Talk about getting the attention of voters in the Maryland suburbs: The two candidates for Maryland governor told The Washington Post this week that they would reconsider the toll rates on the Intercounty Connector, the 3-year-old highway between Montgomery and Prince George’s counties that has drawn motorist complaints for high tolls.
Some critics attribute the road’s relatively empty feel to the fact that many motorists don’t want to pay, or can’t afford, the tolls. Those who don’t want to pay remain stuck on the Capital Beltway and crowded side roads.
But don’t get too excited yet. Lowering ICC tolls would be costly — both financially and politically — for any future governor.
Passenger vehicles pay $4 each way to drive the entire length between I-370 and I-95 during the morning or evening rush, while the largest trucks are charged up to $30 one-way for rush-hour tolls.
“I think [the toll rate structure] is worth reviewing because we certainly want to ensure we’re getting optimal utilization of the ICC,” said Maryland Lt. Gov. Anthony Brown, the Democratic candidate for governor.
Republican Larry Hogan declined an interview about his transportation platform, but a campaign spokeswoman said lowering ICC toll rates would allow more motorists to use it.
“By reducing tolls during peak hours, we will increase usage and reduce congestion on other roads,” Hogan spokewoman Hannah Marr wrote in an e-mail. “Increased usage will enable the state to meet its bond obligations” to pay off the highway’s construction debt.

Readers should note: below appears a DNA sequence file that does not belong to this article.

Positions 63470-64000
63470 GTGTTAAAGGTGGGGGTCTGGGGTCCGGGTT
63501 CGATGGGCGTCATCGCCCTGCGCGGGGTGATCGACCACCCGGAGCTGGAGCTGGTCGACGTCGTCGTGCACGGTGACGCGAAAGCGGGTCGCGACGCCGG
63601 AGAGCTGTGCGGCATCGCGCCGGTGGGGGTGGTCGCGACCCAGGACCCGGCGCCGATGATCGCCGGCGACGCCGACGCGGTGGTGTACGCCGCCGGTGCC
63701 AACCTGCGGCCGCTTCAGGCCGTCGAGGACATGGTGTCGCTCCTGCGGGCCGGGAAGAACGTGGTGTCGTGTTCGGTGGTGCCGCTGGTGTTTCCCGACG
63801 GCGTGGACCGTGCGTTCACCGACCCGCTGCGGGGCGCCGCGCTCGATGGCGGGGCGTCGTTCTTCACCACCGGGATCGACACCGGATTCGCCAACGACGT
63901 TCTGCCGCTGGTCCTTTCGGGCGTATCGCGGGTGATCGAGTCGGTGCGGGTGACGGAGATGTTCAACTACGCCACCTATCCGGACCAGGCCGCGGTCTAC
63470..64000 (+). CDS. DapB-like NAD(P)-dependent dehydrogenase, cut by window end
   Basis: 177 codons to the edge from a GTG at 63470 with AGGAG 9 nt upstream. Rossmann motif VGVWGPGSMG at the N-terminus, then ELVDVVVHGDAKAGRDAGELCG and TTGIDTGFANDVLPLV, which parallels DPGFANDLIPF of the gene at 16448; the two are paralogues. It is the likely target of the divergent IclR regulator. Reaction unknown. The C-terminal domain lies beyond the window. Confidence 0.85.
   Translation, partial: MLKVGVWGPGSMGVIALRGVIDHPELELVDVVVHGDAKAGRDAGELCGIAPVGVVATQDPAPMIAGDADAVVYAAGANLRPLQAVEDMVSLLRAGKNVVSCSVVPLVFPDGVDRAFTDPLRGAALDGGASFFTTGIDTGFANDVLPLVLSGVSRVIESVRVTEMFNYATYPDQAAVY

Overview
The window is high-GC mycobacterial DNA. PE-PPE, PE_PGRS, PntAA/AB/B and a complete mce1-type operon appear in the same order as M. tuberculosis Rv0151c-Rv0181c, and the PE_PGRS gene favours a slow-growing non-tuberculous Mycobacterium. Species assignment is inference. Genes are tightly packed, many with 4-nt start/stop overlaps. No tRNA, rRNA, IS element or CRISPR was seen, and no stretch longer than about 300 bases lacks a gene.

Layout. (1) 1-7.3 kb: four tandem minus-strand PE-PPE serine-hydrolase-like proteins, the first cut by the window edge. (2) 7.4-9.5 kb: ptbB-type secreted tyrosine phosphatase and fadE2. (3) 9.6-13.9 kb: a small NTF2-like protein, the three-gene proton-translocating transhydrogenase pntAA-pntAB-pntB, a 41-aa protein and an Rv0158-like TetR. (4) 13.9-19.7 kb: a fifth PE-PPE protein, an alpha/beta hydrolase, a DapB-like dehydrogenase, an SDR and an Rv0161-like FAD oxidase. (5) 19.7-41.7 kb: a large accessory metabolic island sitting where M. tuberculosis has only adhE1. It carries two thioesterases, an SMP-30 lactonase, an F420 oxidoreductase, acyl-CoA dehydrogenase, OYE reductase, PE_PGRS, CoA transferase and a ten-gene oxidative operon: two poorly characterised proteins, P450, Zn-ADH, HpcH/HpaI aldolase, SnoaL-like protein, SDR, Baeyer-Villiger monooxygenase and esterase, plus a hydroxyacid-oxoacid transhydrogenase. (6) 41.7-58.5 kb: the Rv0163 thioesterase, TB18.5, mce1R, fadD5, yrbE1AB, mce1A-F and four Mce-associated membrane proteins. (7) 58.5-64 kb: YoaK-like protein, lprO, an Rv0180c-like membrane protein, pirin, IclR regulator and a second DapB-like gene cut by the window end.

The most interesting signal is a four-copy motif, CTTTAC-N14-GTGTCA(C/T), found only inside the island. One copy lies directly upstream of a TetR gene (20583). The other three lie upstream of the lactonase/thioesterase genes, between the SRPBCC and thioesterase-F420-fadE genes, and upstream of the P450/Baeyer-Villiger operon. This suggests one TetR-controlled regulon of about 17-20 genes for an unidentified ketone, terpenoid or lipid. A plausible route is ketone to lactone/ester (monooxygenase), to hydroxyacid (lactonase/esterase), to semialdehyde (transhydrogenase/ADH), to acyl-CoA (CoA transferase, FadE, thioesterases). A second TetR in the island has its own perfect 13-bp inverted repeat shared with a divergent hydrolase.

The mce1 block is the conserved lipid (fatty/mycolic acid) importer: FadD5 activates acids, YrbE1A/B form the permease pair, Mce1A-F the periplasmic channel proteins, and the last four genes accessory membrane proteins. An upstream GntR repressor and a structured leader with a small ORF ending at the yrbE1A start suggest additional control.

Campaign chatter aside, however, lowering tolls would be financially and politically difficult for any governor.
A 2013 study by a consultant for the Maryland Transportation Authority found that lowering the ICC tolls would increase traffic but not enough to offset the overall toll revenue losses. The ICC’s toll revenues are critical because they help pay off massive debt that the authority took on to finance construction of the $2.5 billion highway, the most expensive road ever built in the state.
Lowering tolls on the ICC also could anger motorists on Maryland’s other toll facilities because their toll revenues also subsidize those ICC debt payments. Maryland motorists statewide have faced two toll increases in the past three years — tolls on some facilities have doubled — after state officials said they needed money to repair aging roads, tunnels and bridges and to help pay off construction debt on the ICC and $1 billion worth of express toll lanes on I-95 north of Baltimore.
Bottom line: Lowering tolls for ICC motorists would end up costing other drivers statewide more — not exactly a voter-rich idea beyond the Washington suburbs.